I might be overstating this…since I am a big fan of Aristotle…but I would say that Aristotle’s impact on Western civilization is probably only equalled by one other historical figure: Jesus of Nazareth. Although others - such as Aristotle’s teacher Plato - laid much of the groundwork for what became the philosophical tradition in the West, it was Aristotle who, more than any single influence, framed the trajectory of empirical observation, civic obligation and ethics, metaphysics, and analytic/reflective analysis that would lead to formal Christian theology, the scientific revolution, and the Enlightenment. Now I realize this may seem like an outrageous statement on the surface, but we can actually follow Aristotle’s profound influence on nearly all subsequent developments over the centuries - across innumerable hard and soft disciplines and specialities, including:
Civics and Democracy
Keep in mind, however, that I am not saying Aristotle’s conclusions were always correct or upheld by later thinkers and research. In fact you could say that Aristotle became important precisely because so many historically influential writers and researchers attempted to refute his assertions (sometimes succeeding, and sometimes not). In other words, Aristotle’s positions show up in nearly all of the later dialectics within areas of study to which he contributed (or invented)…all the way up into modern times. It’s incredible, really. As just one less-well-known example, most people in the West are familiar with Freud’s assertions about the pleasure principle, libido, id and ego in human motivation and ideation, and consider him to be the father of modern psychology. Except…well…it was Aristotle who first elaborated on those very same observations, though he named them differently. We could say with some confidence that Aristotle is the patron saint of the intellectual academic tradition itself. Aristotle has been so influential, in fact, that some less scrupulous authors have used his name to bolster their own positions. One of the more notable figures who did this was Ayn Rand, who very clearly misunderstood Aristotle on a fundamental level, but nevertheless claimed to derive many of her ideas from his writing.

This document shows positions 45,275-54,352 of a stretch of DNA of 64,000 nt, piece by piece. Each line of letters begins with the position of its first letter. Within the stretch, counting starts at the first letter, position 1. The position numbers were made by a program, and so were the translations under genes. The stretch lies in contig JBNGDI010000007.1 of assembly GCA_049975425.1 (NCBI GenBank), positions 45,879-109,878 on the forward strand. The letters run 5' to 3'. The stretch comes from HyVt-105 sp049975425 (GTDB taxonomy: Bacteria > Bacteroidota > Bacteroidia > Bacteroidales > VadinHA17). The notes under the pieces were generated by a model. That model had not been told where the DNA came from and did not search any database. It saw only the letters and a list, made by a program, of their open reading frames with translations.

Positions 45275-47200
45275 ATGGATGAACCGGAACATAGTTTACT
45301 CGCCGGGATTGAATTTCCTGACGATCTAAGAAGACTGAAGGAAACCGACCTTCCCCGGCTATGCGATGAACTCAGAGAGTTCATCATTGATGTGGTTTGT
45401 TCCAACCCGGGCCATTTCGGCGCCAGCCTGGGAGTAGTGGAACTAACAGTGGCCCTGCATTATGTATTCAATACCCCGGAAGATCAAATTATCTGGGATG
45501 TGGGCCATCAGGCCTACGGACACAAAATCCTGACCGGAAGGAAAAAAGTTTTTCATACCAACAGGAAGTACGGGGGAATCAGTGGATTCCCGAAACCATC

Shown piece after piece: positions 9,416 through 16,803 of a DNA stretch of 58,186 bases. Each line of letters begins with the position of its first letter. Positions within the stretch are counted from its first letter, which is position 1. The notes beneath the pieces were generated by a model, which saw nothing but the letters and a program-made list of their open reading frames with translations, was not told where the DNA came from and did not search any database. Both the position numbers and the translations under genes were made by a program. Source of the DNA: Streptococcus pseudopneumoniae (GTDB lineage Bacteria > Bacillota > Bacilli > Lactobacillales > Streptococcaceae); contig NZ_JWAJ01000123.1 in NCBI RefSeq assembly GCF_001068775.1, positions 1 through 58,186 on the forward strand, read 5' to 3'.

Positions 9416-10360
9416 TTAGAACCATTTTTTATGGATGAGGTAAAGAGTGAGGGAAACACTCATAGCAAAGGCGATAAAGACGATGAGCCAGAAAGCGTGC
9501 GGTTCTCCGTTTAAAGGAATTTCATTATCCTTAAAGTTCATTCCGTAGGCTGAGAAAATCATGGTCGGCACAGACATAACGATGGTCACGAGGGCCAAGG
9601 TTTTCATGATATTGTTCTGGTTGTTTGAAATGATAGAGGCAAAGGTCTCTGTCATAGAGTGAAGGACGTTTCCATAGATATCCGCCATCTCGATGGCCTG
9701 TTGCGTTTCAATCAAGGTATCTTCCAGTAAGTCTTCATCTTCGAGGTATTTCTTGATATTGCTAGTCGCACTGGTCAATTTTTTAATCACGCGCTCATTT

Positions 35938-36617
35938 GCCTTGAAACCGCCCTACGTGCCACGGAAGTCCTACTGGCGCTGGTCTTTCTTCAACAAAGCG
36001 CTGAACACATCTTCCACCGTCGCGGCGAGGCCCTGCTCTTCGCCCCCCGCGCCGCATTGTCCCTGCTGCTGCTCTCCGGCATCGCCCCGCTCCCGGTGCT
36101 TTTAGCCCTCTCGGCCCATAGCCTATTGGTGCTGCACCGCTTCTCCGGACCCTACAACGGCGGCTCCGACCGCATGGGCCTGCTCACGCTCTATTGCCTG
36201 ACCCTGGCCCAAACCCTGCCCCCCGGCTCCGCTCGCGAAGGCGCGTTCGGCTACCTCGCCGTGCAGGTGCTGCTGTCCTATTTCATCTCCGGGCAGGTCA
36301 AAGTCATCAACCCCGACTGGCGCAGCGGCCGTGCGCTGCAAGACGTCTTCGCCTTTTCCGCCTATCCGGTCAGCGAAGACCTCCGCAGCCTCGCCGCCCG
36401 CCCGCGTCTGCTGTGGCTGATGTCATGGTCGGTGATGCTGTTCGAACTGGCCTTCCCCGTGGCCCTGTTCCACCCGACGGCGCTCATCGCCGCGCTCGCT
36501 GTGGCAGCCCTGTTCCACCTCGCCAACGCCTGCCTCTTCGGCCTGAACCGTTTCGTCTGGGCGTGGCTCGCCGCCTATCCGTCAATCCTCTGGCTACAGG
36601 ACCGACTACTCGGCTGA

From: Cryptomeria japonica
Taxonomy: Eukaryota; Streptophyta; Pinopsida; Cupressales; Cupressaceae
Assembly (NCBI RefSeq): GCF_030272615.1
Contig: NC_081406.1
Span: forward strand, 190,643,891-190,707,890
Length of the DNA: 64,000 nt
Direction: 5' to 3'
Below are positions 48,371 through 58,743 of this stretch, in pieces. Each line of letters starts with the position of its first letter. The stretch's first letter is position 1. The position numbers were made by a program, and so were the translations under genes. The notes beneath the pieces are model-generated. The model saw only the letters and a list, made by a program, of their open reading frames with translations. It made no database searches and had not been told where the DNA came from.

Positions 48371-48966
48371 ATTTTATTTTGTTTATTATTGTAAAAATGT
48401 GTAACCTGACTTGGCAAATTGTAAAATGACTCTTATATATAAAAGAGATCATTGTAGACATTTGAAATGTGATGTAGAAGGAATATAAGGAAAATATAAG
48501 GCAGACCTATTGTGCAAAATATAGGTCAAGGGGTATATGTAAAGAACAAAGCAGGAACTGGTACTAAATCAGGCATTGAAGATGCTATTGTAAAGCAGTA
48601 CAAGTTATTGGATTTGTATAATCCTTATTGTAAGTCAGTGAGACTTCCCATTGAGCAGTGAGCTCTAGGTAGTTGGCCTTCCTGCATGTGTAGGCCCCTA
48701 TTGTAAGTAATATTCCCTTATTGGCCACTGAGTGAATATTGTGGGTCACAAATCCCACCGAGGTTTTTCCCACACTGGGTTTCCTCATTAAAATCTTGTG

So a modern citizen of the West can effectively thank Aristotle for living in democracies with institutions of higher learning, technologies and medicine that resulted from empirical science, a strong cultural tradition of analytical analysis and problem-solving, a much greater awareness of the human condition and the workings of the psyche, and the lingering (albeit waning and/or commodified) legacy of neoplatonic mysticism. What we can’t thank Aristotle for is capitalism, which we know from his writings he would have found repulsive, unethical and debasing.
Lastly, we should also not forget that Aristotle was also revered in Eastern cultures that came in contact with his teachings.
My 2 cents.
From Quora post: https://www.quora.com/How-did-Aristotle-influence-the-development-of-the-West/answer/T-Collins-Logan
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